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Northwest Voices

Seattle Times letters to the editor

January 12, 2009 at 4:00 PM

State education cuts

Immigrant students suffer

I am an ESL teacher at Renton Technical College. I realize we are currently in a state of crisis because of the grim economic situation, but I hope that there are no further cuts to the already deeply cut basic-studies departments of local colleges. It is in these departments that the local immigrant population is working hard to better their skills in order to become productive, active members of our community.

In the last 20 years, I have taught in various college classrooms. The ESL students at Renton Technical College are the most earnest, enthusiastic students I have ever worked with. If you wonder how important these courses are to them, please consider the fact that they are taking the three-hour classes for no credit, at the beginning or end of a long workday, without recognition.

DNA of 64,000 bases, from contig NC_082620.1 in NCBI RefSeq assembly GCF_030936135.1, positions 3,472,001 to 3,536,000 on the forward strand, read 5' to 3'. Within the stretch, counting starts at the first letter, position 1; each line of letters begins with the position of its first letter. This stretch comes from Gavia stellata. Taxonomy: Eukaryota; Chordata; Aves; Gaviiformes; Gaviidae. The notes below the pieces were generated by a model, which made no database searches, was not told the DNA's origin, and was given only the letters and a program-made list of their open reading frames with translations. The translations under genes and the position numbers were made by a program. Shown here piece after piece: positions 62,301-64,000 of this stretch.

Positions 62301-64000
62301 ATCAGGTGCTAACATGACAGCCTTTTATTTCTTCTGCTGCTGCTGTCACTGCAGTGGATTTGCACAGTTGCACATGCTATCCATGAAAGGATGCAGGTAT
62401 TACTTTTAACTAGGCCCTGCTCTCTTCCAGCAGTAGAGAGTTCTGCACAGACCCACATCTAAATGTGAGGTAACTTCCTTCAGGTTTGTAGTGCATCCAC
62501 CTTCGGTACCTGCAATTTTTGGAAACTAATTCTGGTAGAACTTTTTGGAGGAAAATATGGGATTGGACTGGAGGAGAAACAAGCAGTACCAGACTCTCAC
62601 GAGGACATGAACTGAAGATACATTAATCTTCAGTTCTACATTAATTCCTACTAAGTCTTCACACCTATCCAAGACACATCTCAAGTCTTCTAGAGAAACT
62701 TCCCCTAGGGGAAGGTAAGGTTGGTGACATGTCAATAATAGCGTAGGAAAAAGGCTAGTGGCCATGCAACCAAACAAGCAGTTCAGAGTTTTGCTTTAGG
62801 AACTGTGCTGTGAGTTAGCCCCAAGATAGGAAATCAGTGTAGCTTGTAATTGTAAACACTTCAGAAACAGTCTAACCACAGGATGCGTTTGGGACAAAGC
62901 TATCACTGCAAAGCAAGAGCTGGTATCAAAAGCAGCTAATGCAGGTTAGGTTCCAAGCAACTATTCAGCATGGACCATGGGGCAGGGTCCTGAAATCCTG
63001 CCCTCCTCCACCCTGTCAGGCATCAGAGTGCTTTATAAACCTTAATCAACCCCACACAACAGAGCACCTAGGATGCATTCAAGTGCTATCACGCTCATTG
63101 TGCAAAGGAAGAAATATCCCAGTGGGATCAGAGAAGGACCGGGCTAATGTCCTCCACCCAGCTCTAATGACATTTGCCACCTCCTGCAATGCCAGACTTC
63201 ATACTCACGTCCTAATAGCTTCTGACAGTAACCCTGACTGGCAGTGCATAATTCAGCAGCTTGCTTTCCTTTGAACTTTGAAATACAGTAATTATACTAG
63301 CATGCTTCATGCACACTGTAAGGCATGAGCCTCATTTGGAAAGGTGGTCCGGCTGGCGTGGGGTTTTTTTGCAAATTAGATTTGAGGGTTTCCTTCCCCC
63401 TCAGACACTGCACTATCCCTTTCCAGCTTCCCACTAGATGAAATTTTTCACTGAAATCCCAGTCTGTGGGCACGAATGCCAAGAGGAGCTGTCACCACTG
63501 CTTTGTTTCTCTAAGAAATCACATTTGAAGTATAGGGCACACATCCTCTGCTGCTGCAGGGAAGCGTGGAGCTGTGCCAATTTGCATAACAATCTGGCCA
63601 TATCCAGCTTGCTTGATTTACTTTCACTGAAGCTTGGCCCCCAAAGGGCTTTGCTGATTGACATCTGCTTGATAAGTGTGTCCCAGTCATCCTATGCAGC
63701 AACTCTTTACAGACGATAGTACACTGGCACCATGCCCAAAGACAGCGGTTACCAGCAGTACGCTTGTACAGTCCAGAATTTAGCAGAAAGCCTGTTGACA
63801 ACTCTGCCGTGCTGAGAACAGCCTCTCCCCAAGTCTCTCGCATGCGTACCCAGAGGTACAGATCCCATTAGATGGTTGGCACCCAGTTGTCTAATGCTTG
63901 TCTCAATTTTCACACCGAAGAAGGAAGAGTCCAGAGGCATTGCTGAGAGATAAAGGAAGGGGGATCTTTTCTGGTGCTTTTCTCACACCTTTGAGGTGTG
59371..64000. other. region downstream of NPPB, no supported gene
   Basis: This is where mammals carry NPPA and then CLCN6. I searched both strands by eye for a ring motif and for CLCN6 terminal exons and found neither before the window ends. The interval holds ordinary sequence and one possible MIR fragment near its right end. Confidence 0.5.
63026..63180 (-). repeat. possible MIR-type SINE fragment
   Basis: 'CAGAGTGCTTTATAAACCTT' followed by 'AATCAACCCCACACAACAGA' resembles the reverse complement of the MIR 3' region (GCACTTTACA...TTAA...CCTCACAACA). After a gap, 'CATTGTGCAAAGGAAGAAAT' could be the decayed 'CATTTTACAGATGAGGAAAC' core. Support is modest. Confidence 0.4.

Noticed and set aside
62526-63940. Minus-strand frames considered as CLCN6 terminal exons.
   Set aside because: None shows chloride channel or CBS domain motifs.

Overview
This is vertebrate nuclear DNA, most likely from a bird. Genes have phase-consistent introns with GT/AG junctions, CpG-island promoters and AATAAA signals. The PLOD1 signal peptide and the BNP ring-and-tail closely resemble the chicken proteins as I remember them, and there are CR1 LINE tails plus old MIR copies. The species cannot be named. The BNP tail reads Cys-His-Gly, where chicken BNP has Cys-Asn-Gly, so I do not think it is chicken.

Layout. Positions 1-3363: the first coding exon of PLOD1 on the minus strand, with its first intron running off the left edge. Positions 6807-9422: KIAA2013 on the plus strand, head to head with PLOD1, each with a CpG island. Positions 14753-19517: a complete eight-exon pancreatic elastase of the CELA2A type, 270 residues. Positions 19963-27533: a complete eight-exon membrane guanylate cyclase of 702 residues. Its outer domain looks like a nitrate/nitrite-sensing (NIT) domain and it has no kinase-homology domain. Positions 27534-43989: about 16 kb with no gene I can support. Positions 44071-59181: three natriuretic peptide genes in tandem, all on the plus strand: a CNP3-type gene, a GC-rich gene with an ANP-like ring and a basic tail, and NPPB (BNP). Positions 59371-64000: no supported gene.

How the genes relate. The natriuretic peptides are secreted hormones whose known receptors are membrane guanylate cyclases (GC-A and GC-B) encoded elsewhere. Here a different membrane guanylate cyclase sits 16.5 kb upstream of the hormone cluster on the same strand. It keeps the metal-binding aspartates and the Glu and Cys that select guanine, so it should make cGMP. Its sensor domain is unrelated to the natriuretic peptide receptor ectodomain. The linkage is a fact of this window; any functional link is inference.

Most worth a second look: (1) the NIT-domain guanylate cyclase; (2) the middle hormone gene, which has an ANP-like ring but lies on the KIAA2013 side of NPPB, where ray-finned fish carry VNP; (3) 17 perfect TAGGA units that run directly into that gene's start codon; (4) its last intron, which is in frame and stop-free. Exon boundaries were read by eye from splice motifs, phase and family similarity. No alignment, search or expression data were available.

Most people don’t realize how difficult the English language is. Someone’s accent stands out to us more than the fact that they have just strung together a coherent sentence. A missing “the,” “a” or “r” that sounds like an “l” makes us think the speaker doesn’t speak English well.

We don’t often think about what it took to get to this point: overcoming differences in our pronunciation and the pronunciation of other languages, difficult article usage, sentence structure and a myriad of idioms speakers must learn.

For the many immigrants who arrived in the U.S. as adults, language mastery is that much harder. And for almost all of them, it must be tackled “after hours.”

Already, both the short-term and long-term effects of these cuts will be felt in the community and work force for years to come. Immigrants of all backgrounds will be forced to work in jobs below their capacity, important bridge-building and communication skills will decrease, and the multicultural world we live in will become even more factionalized.

I realize decisions are extremely difficult now. But in the current economic climate, classes in the basic-studies department should be growing, not decreasing. These classes teach the skills that are the basis for building a competent, vibrant work force.

You probably talk to or buy something that is made by an immigrant nearly every day. The benefits of ESL are far-reaching and affect virtually every person living in this area and beyond.

— Elizabeth Falconer, Renton Technical College

Comments | More in Education, Washington Legislature

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